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G-Star is stepping up efforts to open branded stores in the U.S. and returning its focus to the label’s heritage in denim.

This story first appeared in the January 21, 2010 issue of WWD. Subscribe Today.

The Dutch denim label has made slow and steady progress since committing to the U.S. market in a big way in 2004, but executives believe the time is right to get more aggressive on several fronts. In addition to pushing out branded stores into key metropolitan areas, management is embarking on global initiatives to put an even stronger stamp on the denim category and to boost its business in the women’s market.

“We want to expand from 12 monobrand stores in the U.S. to 50, which falls in line with [the company’s] global expansion plan to go from 200 to 750,” said Stuart Millar, executive vice president of North America, during an interview at G-Star’s SoHo offices in Manhattan.

The company hopes to achieve its goal by 2015 and is targeting 20 major U.S. markets where it will look to open stores ranging in size from 2,000 to 2,500 square feet. Millar said opening a larger U.S. flagship is a possibility, but not a priority.

“We want flagships and we will have flagships, but right now we need to build towards this goal of 50 stores,” said Millar.

The expansion effort brings G-Star in line with other major brands and competitors like True Religion and VF Corp.’s Seven For All Mankind that have made opening branded stores a linchpin of their growth strategy. But G-Star’s strategy differs in one key respect — the stores will be franchised.

“We look for strong partners,” said Millar. “Ideally, we’d like one partner per metropolitan area, so we look for the strongest partner with a good level of local knowledge to compliment our wholesale knowledge.”

Shubhankar Ray, G-Star’s global brand director, readily admits the company is not a retailer.

“Just common sense suggests that when you’re operating at a global level across multiple regions, the other guy who is the expert in New York, he’s going to know more than you,” said Ray. “It’s just a smart way to utilize local knowledge.”

Millar said the franchise model has already proven itself with the 12 stores currently operating in the U.S. Those stores are run by only three partners.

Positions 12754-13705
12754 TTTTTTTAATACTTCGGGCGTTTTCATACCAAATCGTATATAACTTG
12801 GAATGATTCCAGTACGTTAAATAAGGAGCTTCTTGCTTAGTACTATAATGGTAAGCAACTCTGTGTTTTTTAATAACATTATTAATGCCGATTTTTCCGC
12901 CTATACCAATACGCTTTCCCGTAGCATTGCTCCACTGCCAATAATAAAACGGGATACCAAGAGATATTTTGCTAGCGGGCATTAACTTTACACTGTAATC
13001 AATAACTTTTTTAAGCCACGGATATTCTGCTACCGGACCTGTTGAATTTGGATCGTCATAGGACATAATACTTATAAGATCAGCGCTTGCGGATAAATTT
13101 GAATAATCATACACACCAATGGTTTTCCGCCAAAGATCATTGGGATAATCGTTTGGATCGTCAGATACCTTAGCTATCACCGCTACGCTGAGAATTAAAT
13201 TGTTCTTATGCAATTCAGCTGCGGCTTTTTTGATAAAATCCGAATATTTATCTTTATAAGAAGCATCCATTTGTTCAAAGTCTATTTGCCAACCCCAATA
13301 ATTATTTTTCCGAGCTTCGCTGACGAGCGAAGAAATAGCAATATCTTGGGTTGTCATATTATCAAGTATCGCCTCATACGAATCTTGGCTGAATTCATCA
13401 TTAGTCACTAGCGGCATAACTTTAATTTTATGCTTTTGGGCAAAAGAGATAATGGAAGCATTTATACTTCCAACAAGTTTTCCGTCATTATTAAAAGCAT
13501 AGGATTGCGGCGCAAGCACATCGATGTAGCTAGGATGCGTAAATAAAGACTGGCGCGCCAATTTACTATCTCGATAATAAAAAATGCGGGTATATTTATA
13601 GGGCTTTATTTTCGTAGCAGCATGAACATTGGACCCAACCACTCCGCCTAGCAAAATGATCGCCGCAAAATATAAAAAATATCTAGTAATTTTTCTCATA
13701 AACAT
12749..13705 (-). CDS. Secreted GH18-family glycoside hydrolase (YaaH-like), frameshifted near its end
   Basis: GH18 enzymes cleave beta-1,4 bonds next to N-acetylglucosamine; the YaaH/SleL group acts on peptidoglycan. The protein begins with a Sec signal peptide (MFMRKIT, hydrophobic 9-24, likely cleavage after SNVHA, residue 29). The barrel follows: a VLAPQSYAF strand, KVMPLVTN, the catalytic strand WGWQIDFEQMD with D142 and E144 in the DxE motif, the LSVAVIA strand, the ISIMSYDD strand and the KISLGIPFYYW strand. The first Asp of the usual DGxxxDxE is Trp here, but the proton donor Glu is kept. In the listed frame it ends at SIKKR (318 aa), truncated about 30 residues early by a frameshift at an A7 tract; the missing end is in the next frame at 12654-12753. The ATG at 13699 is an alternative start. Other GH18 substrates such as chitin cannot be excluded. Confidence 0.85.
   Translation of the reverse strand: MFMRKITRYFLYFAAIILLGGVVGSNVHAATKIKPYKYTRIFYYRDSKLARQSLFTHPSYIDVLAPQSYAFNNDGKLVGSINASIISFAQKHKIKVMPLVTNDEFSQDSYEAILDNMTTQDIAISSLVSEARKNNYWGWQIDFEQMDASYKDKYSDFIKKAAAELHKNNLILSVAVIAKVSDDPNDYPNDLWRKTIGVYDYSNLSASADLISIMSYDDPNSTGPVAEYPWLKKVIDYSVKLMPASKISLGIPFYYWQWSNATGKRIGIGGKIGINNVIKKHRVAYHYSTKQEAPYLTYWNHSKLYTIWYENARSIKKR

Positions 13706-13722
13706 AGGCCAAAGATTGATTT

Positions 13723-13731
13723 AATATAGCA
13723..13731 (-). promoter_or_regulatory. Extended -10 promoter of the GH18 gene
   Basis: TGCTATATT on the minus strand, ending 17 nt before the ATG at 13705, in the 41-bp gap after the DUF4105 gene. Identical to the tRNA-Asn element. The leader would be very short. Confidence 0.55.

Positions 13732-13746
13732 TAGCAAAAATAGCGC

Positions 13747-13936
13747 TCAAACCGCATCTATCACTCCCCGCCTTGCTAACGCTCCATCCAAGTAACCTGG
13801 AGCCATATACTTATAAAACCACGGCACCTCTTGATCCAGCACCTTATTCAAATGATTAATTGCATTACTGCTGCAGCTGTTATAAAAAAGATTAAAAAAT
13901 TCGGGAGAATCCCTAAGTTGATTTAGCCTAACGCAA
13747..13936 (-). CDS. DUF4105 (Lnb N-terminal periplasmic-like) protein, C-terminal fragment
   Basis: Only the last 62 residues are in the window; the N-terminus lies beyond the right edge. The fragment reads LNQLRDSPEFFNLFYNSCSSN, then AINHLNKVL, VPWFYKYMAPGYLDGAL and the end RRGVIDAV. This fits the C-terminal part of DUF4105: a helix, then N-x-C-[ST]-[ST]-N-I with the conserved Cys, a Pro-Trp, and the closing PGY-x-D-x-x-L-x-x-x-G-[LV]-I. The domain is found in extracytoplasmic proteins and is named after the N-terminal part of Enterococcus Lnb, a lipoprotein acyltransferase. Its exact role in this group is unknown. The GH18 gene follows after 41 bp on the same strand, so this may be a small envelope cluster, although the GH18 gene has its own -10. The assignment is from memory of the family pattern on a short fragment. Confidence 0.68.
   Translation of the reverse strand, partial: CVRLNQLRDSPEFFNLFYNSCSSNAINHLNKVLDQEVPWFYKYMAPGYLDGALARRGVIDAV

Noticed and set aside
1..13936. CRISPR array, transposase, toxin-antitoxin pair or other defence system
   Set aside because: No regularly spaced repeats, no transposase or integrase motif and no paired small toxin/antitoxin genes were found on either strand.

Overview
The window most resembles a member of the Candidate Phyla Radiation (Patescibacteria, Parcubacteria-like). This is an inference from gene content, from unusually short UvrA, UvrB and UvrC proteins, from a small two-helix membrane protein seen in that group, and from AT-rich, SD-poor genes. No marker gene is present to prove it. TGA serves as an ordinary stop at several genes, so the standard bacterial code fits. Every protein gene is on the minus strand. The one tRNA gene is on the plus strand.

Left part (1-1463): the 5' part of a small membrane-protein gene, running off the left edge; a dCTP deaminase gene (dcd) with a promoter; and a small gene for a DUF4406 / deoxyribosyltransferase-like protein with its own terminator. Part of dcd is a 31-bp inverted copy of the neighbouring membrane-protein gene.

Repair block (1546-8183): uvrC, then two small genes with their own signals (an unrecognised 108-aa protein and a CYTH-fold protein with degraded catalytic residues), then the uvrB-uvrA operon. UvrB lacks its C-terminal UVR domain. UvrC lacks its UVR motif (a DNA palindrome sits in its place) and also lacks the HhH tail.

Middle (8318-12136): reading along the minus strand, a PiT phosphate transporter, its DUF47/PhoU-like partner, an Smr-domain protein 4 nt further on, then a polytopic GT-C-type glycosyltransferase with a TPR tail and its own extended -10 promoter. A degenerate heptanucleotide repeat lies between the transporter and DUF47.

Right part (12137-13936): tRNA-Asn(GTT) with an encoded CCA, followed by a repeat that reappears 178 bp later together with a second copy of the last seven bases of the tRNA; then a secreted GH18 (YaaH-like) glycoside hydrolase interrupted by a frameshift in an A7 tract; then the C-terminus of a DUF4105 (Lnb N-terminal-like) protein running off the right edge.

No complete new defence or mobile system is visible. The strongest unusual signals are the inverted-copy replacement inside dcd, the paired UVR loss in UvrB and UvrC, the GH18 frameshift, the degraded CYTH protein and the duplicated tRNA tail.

“The model works, which has given us the comfort to know that we can push ahead and quite aggressively,” said Millar. “It’s a 400 percent increase that we want in five years.”

There’s also a recognition that the branded-store environment has proven itself to be a stronger performer compared to the brand’s sales in multibrand stores. “The market dynamic has changed,” said Ray. “If you go back five to 10 years, the impact of advertising had much higher currency. Today, that currency is lower. So, what happens is your store operates like an advert in the high street. It’s logical that our competitors and us would go into taking retail real estate a little more seriously because it’s operating as a full experience advert for the brand.”

The store campaign will be supported by global efforts to emphasize G-Star’s origins as a brand rooted in a distinctly modern-industrial take on denim. The centerpiece of the denim effort will be the fall launch of the Raw Essentials collection, a global offering Ray acknowledges will appeal to the denim fanatic. Raw Essentials will be a full collection of items including jeans, tops, jackets and sweatpants ranging in price from $300 to $600. The line will feature high-end styling and details like leather waistbands, tailored looks and repairs.

“The idea is to have a principle for our designers of no-limits denim,” said Ray. “So, how far can you push denim?”

It’s also an attempt to clarify G-Star’s brand image. The brand has put on highly produced runway shows during New York Fashion Week for the past five seasons, but Ray wants to be clear about the reasons behind it.

“We don’t want there to be any confusion that we’re positioned like a fashion brand because we’re not. We’re a denim brand,” said Ray. “We’re a denim brand that happened to show at New York Fashion Week because we believe it’s a platform into America.”

Achieving growth in the U.S. and abroad, regardless of store count, will hinge on capturing more of the women’s market. Millar and Ray said men’s wear represents about 70 percent of the business, which totaled approximately $1.1 billion in 2008. Within the next several years, the company would like to see that ratio brought down closer to 60/40.

To support that effort, G-Star will introduce an ad campaign featuring actress Liv Tyler for the next two seasons. The campaign is the continuation of a move G-Star made last spring, when it introduced a campaign shot by Dutch director and photographer Anton Corbijn featuring the actors Toby Kebbell and Alexandra Maria Lara. The campaign was a departure from earlier advertising that had featured models in stark black-and-white settings. However, Tyler, also shot by Corbijn, will be the sole focus for spring.

“We believe that she has a level of sensuality and this is very important for how we want to position G-Star within the women’s context,” said Ray, adding that the shots will emphasize a denim lifestyle rather than high fashion. “We’re serious about the women’s business. We’ve gone totally dedicated to a female-focused campaign.”

That said, an as yet to be named male counterpart will join Tyler for the fall campaign.